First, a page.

Dear UJ Community,
Memories of my early secondary school days came hurtling back on me this week, following the release of the latest unemployment data by Statistics South Africa (Stats SA). The stats, which showed a record rate of joblessness since the start of the Quarterly Labour Force Survey (QLFS) in 2008, reminded me of when I was introduced to Queen Marie-Antoinette’s infamous response to the French peasants, upon hearing that they did not have bread to eat. “Let them eat cake”, she said nonchalantly. One of my teachers would often regale us with his favourite quote from the president of the USA during the time, John F. Kennedy. “We don’t want to be like the leader in the French Revolution who said, ‘There go my people, I must find out where they are going so I can lead them.’”
I will not bore you by repeating the stats that I am sure you are all now uncomfortably familiar with. What troubles me is seeing how often our government’s response to unemployment resembles the indifference shown by the French government in the 18th century. President Cyril Ramaphosa does address the nation on this matter, but what needs to be done is to completely overhaul our economy considering that the forces of competition have changed. We have to deal with the cost and capability of labour. We have to adopt technology as a force of competition. We have to open the African markets. Lest we forget, the release of the stats comes against the backdrop of rising costs of basic foods such as rice, maize, sugar, and milk. This demonstrates just how profound the malaise in South Africa’s economy has become.
Yes, the crisis might have been exacerbated by the COVID-19 pandemic, but the reality is that South Africa has been staring at a disturbingly high unemployment level for over two decades. And as we know, it is mostly young people, especially women, who feel the sting of unemployment even more sharply. Sadly, as the politicians fiddle, the crisis continues to reach alarming proportions. I recently shared my insights on this in an opinion article entitled Youth unemployment is a national crisis – government must eliminate corruption and promote investment to address it.
You might be aware that annually, our Council bestows the Ellen Kuzwayo Award on individuals who demonstrate sustained and exceptional contributions beyond teaching and research to the promotion of the well-being of the society in a manner aligned to UJ’s vision, mission, core values and strategic goals. Due to the COVID-19 restrictions, we were unable to honour the 2020 Ellen Kuzwayo Council recipient and are thus recognising the 2020 recipient with the 2021 cohort.
I am pleased to announce that we will recommence with the event this evening. The 2020 edition of the Ellen Kuzwayo Council Award will be presented to Dr Sindiwe Magona for her excellence and contribution to the literature. The 2021 Ellen Kuzwayo Council Award recipients are Ms Ela Gandhi and Ms Deborah Terhune. Ms Gandhi is recognised for her outstanding work as a human rights and community-based activist, and Ms Terhune for her unwavering commitment and contribution to youth and community development. To all the Ellen Kuzwayo Award recipients, UJ is proud to be associated with you!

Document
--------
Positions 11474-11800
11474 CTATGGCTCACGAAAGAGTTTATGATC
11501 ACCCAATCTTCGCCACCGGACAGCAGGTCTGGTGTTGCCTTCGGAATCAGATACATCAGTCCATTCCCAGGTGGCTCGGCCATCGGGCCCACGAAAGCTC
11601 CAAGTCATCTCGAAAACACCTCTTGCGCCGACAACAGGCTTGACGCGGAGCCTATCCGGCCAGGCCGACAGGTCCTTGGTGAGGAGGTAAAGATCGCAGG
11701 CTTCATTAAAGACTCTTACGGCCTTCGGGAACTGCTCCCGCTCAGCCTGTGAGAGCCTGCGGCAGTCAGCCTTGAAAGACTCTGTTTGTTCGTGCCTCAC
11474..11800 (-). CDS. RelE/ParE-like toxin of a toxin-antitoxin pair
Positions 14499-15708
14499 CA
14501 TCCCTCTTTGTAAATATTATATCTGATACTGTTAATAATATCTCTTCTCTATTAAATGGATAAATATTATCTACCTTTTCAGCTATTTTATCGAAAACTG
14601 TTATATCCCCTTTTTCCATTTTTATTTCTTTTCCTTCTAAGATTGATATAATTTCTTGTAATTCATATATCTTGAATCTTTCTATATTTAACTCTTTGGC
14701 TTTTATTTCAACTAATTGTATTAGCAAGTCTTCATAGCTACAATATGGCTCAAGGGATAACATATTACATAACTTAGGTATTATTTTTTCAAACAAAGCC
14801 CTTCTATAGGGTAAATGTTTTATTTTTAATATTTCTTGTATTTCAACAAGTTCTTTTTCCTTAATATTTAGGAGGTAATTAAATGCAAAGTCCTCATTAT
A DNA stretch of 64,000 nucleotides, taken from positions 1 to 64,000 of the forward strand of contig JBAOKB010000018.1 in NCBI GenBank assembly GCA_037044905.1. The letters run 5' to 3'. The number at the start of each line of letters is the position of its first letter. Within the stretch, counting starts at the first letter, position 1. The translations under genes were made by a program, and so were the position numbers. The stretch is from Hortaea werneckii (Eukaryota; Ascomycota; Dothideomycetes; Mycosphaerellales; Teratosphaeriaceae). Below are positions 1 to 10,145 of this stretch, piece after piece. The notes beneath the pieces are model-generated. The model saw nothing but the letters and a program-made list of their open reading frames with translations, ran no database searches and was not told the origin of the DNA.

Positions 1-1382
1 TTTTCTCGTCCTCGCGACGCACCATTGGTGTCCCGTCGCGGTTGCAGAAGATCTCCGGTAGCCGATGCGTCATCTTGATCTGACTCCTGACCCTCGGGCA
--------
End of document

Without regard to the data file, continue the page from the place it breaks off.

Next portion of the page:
At the same event, we will bestow the Dignitas Award to recognise the contributions of our alumni to UJ growth and advancement. The 2020 Dignitas Award recipients are Ms Funeka Montjane and Mr Len Wolman. Ms Montjane will be recognised for her contribution to women empowerment and community upliftment, and Mr Wolman for his outstanding contribution to the hospitality and tourism sector. The 2021 Dignitas Award recipients are Ms Sharmla Chetty, Dr Leila Fourie and Ms Usha Seejarim. Ms Chetty is recognised for her contribution to leadership development through academic and entrepreneurial excellence; Dr Fourie for her contribution to the finance and banking sector; and Ms Seejarim for her outstanding contribution to the contemporary arts. Congratulations to all!
Our University continues to prove its status as a leading institution of higher learning across various fields. The latest results of the Initial Test of Competence (ITC) of the South African Institute of Chartered Accountants (SAICA) have reaffirmed UJ as a leader in Accounting Education in South Africa. The results, released on 25 March 2022, have also confirmed that UJ is an institution of higher learning leading the Transformation narrative in Chartered Accountancy. ITC is the first of two professional examinations which candidate Chartered Accountants (CAs) are required to pass in order to register with SAICA. Congratulations to Professor Ben Marx, Head of the Department of Accountancy at UJ, and the 177 students that have passed the ITC, well done! Click here to read more about this outstanding achievement.